You’re just getting started with your running program and you’re making good progress. You’re starting to feel really good about your training, and then one mile into your weekend run you begin to feel an intense, cramping pain just under the right side of your rib cage. The pain becomes so severe that you are forced to break your stride and stop running for a moment. Persistent as you are, you start running again when the pain goes away only to have it come back again within a few minutes. You have just experienced the bane of runners everywhere, the side stitch.
What causes a side stitch? Side stitches are caused by a muscle spasm of the diaphragm, the large sheet-like muscle that separates the chest cavity and lungs from the abdomen and is one of the major muscles that controls breathing. Side stitches are a common occurrence with vigorous activity such as running, and are more frequent in beginners or in those who haven’t developed proper pacing or breathing techniques. About a third of all runners will experience side stitches at some point.
When we inhale the diaphragm presses downward, increasing the size of the lungs and bringing air in. When we exhale, the opposite occurs and the diaphragm moves upward forcing air out of the lungs. There are abdominal organs attached to the diaphragm and during running they place additional strain on the muscle during this activity and can lead to spasm. The organs on the right side, particularly the liver, are larger than those on the left and lead to more frequent right-sided stitches but they can occur on either side. It is believed that shallow, quicker breathing makes side stitches more likely to occur. This is common when running in cold weather because taking in a big breath of frigid air is uncomfortable. Other factors that can increase the likelihood of side stitches are exercising too soon after eating, running downhill, or starting exercise too vigorously without a proper warmup.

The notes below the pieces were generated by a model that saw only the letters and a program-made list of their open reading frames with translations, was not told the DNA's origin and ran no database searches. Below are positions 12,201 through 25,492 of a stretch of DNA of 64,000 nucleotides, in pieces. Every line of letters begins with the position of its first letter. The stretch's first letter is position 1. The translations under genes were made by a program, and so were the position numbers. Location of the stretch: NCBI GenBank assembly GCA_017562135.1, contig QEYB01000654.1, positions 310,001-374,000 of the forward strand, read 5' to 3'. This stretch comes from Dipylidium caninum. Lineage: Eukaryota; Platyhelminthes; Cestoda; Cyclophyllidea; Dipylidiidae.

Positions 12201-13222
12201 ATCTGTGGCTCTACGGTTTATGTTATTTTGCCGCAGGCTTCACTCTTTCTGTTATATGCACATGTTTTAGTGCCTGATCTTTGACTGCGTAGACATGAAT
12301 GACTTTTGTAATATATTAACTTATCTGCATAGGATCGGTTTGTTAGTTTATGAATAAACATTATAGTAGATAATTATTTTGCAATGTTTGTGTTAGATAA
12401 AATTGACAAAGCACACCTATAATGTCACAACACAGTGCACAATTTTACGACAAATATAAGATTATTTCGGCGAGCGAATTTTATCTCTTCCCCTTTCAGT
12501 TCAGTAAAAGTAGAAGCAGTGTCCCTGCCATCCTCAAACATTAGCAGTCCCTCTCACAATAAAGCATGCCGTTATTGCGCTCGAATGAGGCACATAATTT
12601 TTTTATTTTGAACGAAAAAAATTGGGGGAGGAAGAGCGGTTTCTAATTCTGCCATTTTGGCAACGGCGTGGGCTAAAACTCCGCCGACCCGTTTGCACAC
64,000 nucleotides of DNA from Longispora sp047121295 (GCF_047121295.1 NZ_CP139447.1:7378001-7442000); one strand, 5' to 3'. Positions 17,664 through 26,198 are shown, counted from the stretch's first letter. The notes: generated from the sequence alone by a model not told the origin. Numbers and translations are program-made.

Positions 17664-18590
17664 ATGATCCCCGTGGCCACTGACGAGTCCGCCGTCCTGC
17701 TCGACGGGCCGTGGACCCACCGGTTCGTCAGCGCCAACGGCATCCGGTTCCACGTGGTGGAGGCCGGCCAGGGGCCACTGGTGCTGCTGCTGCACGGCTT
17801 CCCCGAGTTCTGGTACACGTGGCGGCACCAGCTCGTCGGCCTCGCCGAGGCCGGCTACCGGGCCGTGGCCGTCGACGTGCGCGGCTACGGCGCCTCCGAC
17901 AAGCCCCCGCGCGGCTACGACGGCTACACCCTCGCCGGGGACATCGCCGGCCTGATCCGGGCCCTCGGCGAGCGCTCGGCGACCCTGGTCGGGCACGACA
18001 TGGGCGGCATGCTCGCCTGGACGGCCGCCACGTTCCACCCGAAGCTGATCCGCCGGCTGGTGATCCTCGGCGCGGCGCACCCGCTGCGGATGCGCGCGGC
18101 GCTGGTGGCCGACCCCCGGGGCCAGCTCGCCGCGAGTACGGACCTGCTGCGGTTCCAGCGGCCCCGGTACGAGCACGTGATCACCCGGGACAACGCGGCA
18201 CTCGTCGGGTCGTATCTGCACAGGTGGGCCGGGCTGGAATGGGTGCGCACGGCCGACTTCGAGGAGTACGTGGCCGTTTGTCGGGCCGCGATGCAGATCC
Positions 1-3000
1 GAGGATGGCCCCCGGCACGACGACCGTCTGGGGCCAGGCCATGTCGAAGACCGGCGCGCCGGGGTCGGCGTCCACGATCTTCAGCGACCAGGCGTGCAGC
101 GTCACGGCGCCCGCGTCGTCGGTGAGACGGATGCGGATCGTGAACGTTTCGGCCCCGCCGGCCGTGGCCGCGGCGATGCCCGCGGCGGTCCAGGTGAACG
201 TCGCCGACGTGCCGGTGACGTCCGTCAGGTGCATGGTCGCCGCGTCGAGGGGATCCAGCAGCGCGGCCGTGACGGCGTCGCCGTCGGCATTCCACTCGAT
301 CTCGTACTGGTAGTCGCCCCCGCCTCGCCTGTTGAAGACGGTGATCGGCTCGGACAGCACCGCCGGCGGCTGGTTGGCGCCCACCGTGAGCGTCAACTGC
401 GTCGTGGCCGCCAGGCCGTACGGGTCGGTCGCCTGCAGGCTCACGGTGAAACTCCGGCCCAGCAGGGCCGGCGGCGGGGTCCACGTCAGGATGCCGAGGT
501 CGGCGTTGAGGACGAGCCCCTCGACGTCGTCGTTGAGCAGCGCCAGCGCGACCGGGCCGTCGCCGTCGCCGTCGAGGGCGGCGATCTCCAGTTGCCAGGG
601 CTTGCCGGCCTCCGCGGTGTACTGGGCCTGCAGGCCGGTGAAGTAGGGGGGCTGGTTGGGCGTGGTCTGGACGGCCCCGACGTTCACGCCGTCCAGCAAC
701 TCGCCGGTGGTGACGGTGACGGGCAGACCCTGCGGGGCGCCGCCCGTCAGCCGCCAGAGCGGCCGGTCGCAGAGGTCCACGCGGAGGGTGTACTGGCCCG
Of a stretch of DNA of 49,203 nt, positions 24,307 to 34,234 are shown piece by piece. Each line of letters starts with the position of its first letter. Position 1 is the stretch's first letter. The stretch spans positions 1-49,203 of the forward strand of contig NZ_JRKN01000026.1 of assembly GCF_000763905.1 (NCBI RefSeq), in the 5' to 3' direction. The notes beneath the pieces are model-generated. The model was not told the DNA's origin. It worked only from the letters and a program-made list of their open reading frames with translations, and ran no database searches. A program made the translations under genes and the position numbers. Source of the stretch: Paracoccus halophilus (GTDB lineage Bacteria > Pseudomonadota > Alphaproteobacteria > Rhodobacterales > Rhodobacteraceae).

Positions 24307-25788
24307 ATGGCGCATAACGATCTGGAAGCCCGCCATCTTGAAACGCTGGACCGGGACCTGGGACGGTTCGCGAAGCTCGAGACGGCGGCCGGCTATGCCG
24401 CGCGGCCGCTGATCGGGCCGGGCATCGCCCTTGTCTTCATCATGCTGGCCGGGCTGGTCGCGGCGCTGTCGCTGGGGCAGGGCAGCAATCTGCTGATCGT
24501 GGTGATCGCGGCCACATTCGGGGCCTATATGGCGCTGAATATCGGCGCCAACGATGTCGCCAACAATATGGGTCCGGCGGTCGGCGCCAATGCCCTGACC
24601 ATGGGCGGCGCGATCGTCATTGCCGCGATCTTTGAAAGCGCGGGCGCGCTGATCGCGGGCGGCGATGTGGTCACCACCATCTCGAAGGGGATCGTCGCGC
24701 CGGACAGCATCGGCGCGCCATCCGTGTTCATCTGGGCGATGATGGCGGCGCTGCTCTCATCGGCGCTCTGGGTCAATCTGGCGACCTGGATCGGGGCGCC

How do you get rid of a side stitch? In general, the immediate treatment for a muscle cramp is to slowly stretch the cramping muscle. Stretching the diaphragm may not be as intuitive as stretching a cramping calf muscle, but it can still be done. One method is to run as upright as possible and stretch your arms over your head if a side stitch occurs. Altering your breathing pattern can be helpful to combat side stitches. Try taking in a deep breath quickly and hold it for a few seconds and then exhale against pursed lips to increase the resistance. You may have to stop and walk for a few seconds and focus on your breathing pattern, and then resume running when the stitch goes away. If you get a side stitch in the middle of a race, try to mix up your breathing pattern. If you get into a rhythm of always exhaling when the right foot strikes the ground, try exhaling on the left instead. Relaxation techniques can also help get rid of side stitches as they promote deep, calm breathing.
In summary, if you are plagued by side stitches that are limiting your ability to run or train, remember the following:
- Warm up before you run
- Avoid extreme cold weather running
- Run more slowly downhill
- Take deeper, longer breaths
- Don’t eat within 1 hour of running
- Don’t always exhale on right foot strike